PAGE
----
Search the Community
Showing results for tags 'cross-section'.
Found 3 results
No clue on this 2-inch (5cm) mystery invertebrate in a cross-section of rudist-bearing Cretaceous limestone. Origin unknown, since the photo is from a Chicago CTA station, not a proper outcrop. Any insights appreciated! but please provide your reasoning or evidence.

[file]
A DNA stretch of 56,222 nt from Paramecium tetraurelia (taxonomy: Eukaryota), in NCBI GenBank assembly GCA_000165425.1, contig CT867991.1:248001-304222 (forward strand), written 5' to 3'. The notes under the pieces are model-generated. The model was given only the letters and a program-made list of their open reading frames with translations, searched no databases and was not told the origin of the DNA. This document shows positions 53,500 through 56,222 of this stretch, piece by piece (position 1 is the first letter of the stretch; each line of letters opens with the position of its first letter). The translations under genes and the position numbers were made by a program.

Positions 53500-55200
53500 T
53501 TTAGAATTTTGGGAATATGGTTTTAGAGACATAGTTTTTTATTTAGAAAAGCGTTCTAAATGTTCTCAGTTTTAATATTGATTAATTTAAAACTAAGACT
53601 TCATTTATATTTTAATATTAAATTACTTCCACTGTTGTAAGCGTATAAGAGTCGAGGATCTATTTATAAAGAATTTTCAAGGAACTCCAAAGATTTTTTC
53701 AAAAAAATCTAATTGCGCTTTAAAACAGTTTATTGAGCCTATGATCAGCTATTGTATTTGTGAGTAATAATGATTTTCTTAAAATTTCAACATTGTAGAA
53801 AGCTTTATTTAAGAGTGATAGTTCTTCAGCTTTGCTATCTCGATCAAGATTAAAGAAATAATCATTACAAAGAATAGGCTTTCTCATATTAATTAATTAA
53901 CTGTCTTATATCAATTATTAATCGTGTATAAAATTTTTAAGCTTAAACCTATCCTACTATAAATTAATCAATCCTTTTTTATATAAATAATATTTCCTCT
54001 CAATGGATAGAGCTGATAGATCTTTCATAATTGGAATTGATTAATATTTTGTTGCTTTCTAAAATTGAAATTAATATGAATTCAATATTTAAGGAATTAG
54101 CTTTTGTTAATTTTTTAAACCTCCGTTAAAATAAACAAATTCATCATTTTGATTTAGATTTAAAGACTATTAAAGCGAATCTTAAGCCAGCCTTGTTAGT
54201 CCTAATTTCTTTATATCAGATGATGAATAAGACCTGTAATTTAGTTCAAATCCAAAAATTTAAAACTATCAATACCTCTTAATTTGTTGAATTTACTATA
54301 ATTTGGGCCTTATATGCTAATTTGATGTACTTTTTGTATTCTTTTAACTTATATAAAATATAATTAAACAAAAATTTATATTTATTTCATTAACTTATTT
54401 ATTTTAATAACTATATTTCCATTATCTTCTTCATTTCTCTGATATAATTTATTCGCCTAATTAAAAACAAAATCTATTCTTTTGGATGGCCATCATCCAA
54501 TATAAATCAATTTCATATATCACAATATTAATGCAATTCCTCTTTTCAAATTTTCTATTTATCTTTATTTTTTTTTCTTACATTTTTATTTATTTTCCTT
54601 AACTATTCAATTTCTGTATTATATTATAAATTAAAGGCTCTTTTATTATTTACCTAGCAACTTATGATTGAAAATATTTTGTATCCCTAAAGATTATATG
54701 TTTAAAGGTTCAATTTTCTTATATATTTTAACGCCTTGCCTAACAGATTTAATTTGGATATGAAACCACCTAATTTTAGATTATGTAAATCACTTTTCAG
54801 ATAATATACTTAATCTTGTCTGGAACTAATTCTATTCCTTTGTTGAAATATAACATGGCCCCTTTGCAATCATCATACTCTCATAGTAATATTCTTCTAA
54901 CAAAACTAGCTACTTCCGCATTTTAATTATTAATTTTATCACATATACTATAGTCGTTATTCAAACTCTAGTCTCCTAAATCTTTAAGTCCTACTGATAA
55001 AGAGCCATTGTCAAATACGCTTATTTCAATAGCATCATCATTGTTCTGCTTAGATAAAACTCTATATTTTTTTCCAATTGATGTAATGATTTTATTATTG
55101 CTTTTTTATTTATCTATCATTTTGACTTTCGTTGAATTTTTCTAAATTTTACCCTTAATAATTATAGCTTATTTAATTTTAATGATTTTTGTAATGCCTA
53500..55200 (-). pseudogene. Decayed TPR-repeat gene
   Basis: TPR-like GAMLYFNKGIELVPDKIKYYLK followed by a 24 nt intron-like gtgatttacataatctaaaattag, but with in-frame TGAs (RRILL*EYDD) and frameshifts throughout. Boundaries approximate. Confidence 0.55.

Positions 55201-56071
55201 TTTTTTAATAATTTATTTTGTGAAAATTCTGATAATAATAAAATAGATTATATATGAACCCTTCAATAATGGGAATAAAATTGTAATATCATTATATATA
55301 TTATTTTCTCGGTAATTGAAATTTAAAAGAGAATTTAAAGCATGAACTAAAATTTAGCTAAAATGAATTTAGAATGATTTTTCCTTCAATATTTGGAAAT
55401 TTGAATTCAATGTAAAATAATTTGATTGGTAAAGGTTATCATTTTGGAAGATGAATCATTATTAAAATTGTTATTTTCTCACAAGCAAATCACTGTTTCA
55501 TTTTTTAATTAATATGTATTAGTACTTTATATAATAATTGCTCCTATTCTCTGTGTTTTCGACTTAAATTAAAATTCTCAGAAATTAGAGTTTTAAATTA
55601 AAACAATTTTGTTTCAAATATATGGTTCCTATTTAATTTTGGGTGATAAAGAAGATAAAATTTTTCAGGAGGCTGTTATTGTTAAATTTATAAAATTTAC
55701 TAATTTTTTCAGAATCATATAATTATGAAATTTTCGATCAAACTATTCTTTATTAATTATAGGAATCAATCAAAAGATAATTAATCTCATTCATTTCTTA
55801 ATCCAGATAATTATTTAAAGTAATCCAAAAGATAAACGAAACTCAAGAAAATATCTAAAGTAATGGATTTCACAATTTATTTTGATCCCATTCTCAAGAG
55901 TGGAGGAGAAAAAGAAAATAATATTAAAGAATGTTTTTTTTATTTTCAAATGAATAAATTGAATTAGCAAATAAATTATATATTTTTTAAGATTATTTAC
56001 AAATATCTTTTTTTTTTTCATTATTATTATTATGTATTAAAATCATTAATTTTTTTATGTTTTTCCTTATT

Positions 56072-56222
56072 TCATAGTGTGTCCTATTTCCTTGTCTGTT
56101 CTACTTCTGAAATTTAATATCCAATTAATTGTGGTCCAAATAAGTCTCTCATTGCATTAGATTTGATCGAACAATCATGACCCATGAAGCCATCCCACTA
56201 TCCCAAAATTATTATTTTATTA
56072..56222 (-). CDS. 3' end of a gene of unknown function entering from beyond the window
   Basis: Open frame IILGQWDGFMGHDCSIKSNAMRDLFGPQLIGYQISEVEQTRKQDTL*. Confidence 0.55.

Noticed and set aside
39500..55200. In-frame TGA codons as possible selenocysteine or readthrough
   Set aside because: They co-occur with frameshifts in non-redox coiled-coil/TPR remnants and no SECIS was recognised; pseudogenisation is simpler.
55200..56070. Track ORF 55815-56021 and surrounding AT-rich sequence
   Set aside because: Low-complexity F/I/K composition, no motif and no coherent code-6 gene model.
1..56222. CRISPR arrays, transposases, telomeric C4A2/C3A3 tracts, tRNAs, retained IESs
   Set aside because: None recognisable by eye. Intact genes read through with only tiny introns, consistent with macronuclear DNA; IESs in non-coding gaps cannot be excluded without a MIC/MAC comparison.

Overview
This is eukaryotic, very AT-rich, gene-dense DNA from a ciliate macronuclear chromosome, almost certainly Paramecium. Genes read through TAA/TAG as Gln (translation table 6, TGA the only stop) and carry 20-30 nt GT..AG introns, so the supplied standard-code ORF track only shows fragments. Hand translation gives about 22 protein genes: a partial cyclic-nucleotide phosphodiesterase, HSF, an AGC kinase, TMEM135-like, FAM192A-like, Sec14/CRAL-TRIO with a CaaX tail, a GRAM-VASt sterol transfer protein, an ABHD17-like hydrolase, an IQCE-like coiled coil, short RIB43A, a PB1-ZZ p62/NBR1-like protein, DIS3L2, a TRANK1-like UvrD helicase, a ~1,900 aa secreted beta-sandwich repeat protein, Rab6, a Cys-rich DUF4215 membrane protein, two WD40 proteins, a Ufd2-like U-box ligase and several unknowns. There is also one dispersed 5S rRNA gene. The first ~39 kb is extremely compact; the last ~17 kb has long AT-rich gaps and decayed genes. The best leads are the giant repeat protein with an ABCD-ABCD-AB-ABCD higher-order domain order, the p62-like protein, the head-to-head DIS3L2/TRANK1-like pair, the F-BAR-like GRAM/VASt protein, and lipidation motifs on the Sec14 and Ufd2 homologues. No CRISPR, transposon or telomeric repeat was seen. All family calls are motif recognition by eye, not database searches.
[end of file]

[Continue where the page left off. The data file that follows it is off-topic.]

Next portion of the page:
Most of my fossil collecting has been Invertebrate Macrofossil collecting. Very little attention has been made to the little fossils. It is always a good idea to expand your knowledge, leave your comfort zone, go somewhere you have never been before. I find that not paying much attention to Microfossils has been a mistake. So when I saw an interesting Nummulites fossil slab for sale; I chose to purchase it. The rough cut specimen looked like it could reveal more, with a little attention. What I chose to do is give it a good high luster lap polish to see the results. So much more detail was made. Where my specimen came from was Northern Spain, in or near the Pyrenees Mtns. near Aragon. The seller didn't give much info and what he did give was in Spanish. Chasing information down on the internet I found the mixed fossils were Nummulites sp. (large ones) and Alveolina sp. (smaller ones) I have some photos of my results to share. Before polishing it looked like this: After polishing the fossils clarified, here are some closeups: Apparently these fossils are common in Spain, neighboring France and other places in the world. This is an old engraving: In Spain, the Limestone the Nummulites are in, is used as building materials like blocks, steps, pavers. I will need to do more studying of these neat looking spiral tests.